Ken:  You’ve had times where you were very involved in the public aspects of the writing life – conventions, signings, workshops and other events.  What have been some of your favorite parts? 

Jen:  I would have to say that the people I’ve met have been the best part of the public aspects.  I’ve gotten to meet authors I’ve admired for years, practice asking for autographs without turning into a drooling fan girl (until their back is turned), and can even count some of them as friends.  How cool is it to go have a meal or drinks with someone you admire and get to ask them behind-the-scenes questions about their characters or their worlds or their process or their influences?  It’s also why I love conducting interviews.  And the contacts I’ve made through the writing world have made it possible for me to tell other people’s stories.

Ken:  Since “East of Eden and Just a Bit South” back in 2003, red-headed and re-imagined projections of you have shown up in various short stories and certainly in the series.  What is that experience like for you?  Do you have any favorites?  How is Jen West Scholes like and not like Jin Li Tam?

Jen: Well, first, I’m too short to be Jin Li Tam.  We definitely have similar temperaments, though she is much deadlier with knives than I am.  Jin Li Tam is probably my favorite, and I do get a little protective of her when a reviewer doesn’t like her or compares her to a high class prostitute.  She’s a spy.  A femme-fatal.  A female James Bond!  

Occasionally, I’ll read something of Ken’s and realize he’s slipped in some little thing I’ve said or some little quirk I have that no one else would know about but him. There have been a couple of times when I’ve said, “I can’t believe you put that in there!”  But I’ve always found it amusing and endearing.  It reminds me of the coded “conversations” between Jin Li Tam and Rudolfo right under the noses of the other characters.

Ken:  Of course, you’re a writer as well.  What are some the highlights in your own writing life and what projects do you hope to tackle down the road?

Jen:  Like I mentioned before, I love telling other people’s stories.  And everyone has a unique story; you just have to know the right questions to ask.  I enjoy interviewing writers, because their imaginations and ideas touch and influence so many people.  I would even go so far as to say they are the original agents of social change.  Learning about what makes them tick and how they’ve honed their craft is a real treat for me.  Some of the people I’ve gotten to interview have included Kevin J. Anderson and Rebecca Moesta, Cory Doctorow, Bobby Henderson, founder of the Church of the Flying Spaghetti Monster for Shimmer Magazine, J.A. Pitts, and several of the 2007 Nebula Award winners.  And then at Radcon last February, I got to conduct a live interview with seasoned novelist C.J. Cherryh.  Larry Niven happened to be in the audience, and since we had some extra time, I got to conduct a surprise mini-interview with him, too.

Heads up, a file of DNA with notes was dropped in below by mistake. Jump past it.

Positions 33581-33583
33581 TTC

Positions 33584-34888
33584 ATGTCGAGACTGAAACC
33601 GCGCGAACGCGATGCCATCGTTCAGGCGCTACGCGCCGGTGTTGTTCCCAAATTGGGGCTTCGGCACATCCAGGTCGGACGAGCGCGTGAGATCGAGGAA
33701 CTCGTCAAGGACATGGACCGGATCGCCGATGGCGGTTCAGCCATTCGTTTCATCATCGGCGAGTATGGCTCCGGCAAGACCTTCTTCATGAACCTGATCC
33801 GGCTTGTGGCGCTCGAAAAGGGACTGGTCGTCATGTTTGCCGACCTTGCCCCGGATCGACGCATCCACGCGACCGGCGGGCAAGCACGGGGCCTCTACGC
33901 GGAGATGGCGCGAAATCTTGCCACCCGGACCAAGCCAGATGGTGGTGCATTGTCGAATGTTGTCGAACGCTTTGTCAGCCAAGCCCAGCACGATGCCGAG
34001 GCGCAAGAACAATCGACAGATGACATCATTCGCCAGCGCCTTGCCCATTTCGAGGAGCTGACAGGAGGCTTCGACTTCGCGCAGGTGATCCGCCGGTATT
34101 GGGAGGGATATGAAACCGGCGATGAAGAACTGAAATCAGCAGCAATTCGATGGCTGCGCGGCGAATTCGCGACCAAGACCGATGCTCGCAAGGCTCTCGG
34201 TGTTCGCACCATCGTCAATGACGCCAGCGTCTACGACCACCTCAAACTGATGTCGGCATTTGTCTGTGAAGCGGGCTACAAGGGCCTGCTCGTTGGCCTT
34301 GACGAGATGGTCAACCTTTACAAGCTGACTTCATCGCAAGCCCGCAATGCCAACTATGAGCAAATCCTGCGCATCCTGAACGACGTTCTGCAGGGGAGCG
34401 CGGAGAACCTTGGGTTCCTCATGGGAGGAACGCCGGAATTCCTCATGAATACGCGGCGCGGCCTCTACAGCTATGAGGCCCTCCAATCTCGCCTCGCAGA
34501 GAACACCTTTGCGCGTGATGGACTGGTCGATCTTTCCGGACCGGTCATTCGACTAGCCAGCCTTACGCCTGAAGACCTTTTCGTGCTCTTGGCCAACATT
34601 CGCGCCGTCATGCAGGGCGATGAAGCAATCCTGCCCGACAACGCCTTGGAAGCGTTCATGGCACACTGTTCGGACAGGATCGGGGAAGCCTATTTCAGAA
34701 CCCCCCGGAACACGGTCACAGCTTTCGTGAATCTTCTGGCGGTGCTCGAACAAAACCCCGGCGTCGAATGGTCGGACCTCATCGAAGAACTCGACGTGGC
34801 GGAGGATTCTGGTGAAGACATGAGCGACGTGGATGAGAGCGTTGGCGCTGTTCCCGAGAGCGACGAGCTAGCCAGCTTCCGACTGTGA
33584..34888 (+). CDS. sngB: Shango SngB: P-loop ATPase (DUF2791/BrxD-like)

Future projects?  I’d like to do more interviews and at some point, I’d like to tackle a down-to-earth but humorous book about having twins.

Ken:  There are a lot of partners out there wanting to support their writers.  Do you have any advice for them?  Is there anything you wish someone had told you about this wacky road we’re on?  

Jen:  If their writer is serious about writing as a career, then both partners have to treat it like a serious career.  The moment you compromise on that, the writing becomes a time-consuming hobby and little resentments can build from the sacrifices that have to be made in order to be successful – and success is far from guaranteed.  Many writers have to have full-time jobs, and their partners have to have full-time jobs.  Yet, there are still kids to rear, a house and yard to maintain, friendships to maintain, family obligations, a whole list of demands on our time and life events that will try to get in the way of writing.  It takes a concerted effort to stay the course and strike a balance, not just for the writer, but for the writer’s partner, too.  The job of the writer’s partner is to help keep the world off the writer’s head so the writer can write.  We are equally invested in this business. We are a team – a dynamic duo. I don’t think we’d be as successful in writing or in life if we didn’t have each other’s backs.

Ken:  Thanks for joining me here today, love.  And thanks for all you do.  I couldn’t do it without your love and support. 

Jen:  You’re welcome, Sweetie.  I got your back.

The West Scholes Tribe

And I’ve got yours.  There you have it folks.  A little bit more on the writing life from another point of view.

I’ll see you all next week!